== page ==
Uniforms, Wraps Bring Company New Life

A more uniform approach to branding helped Las Vegas plumbing company hit the marketing jackpot

Uniforms, Wraps Bring Company New Life

Members of the Atlas Plumbing team in Las Vegas wear their rebranded uniforms. From left are co-owner Rod Ray and technicians David Smith, Eliseo Banuelos, Brandon Bilyeu and Danny Lloyd.

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Some plumbers may scoff at the idea that a marketing makeover could dramatically amp up their service calls and revenue. Sunshine Ray, co-owner of Atlas Plumbing in Las Vegas, definitely is not one of them. After all, seeing is believing.

Shortly after the company implemented a new branding campaign in June 2018, centered on new vinyl wraps for service vehicles and retro-looking technician’s uniforms, revenue doubled compared to the same month a year before. The rebranding effort also included a redesigned website and company logo, Ray says.

The distinctive and dapper uniforms feature brown pants, light-gray shirts, brown suspenders, brown bow ties and brown flat caps (also called newsboy caps). The eye-catching vinyl wraps showcase a new company logo and mascot that both evoke the same vintage vibe as the uniforms.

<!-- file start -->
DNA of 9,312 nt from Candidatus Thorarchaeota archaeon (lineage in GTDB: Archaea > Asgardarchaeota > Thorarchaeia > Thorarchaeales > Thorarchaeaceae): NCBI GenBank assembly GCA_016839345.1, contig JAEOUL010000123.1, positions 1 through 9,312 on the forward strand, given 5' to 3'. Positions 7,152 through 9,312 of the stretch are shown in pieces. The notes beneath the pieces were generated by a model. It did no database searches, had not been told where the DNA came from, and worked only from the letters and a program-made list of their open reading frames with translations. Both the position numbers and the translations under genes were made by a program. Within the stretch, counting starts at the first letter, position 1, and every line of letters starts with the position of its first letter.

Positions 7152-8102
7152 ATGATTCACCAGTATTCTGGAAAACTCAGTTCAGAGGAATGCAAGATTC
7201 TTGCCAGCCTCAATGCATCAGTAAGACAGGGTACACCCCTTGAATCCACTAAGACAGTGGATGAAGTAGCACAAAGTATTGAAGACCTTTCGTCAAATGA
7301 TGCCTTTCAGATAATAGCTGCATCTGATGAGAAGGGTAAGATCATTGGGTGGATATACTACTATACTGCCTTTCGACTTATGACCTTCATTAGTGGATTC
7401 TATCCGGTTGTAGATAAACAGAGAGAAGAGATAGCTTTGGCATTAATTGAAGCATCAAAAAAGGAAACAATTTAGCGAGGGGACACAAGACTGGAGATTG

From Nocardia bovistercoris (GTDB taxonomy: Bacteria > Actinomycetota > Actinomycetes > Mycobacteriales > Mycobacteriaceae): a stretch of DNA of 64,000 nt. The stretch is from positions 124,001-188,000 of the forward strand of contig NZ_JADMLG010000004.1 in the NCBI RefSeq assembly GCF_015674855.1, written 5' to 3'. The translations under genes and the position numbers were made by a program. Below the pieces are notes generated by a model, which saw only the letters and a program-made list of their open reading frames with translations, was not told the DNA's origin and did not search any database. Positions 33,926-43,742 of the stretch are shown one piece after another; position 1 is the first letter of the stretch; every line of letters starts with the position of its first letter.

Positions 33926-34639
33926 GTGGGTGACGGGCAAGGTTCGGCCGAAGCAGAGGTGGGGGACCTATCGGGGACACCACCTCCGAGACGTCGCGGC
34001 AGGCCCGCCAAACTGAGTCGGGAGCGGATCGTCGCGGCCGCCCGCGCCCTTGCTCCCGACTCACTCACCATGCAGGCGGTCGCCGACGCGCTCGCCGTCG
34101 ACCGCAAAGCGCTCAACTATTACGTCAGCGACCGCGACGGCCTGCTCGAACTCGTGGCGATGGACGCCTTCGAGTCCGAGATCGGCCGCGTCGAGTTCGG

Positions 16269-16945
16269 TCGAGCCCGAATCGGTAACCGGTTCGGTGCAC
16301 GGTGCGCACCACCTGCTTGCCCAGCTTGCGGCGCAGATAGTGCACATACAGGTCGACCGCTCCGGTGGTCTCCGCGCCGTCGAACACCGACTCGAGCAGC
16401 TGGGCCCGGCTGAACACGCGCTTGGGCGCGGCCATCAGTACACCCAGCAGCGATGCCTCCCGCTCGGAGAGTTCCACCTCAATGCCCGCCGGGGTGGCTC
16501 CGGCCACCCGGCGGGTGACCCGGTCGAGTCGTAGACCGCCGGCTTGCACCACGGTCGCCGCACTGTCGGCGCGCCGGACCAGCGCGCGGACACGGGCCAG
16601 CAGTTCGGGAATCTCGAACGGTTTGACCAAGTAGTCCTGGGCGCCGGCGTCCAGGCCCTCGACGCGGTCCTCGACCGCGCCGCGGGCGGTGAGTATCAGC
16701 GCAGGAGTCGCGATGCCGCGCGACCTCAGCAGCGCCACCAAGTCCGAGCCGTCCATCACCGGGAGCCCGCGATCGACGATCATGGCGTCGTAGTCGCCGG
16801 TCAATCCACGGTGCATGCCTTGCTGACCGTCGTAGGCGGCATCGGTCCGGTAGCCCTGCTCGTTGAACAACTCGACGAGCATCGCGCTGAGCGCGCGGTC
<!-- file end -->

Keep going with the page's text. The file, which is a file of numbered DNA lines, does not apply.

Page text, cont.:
“Our numbers started going up significantly the month we started the new marketing campaign,” says Ray, who co-owns the company with her brother, Rod Ray. The siblings assumed ownership of the company in July 2018 after their father, Bob Ray, who established the company in 1980, retired, she says.

“I’m not exaggerating: As soon as the new website launched and people saw the trucks and the uniforms, the year-over-year revenue comparison was crazy — absolutely nuts,” she says.

The upswing in service volume also yielded an unexpected benefit: a substantial increase in residential service and repair work. That decreased the company’s dependence on work for property management companies. It also increased cash flow because residential customers pay faster than companies, she adds.

Work related to property managers used to generate about 70% of the company’s annual gross revenue, while residential work generated the rest. “We felt that was too heavily weighted toward property management,” she says. “Now the percentage is flipped around, with 70% coming from residential work and 30% from property management.”

“We still like the property management work,” she says. “But with residential work, there’s better cash flow and less collection work.”


When Ray agreed to become a second-generation co-owner, she had just one caveat: She wanted to put her college degree in marketing to work by creating a new and distinctive image for the company. Even though their father had nurtured a successful business, the siblings felt they could build on the solid base he’d established.

Ray’s push for rebranding was sparked in part by a membership in Service Nation Alliance, a contractor coalition that teaches best business practices. “What I learned left me super inspired about branding and what it says about your company,” she recalls.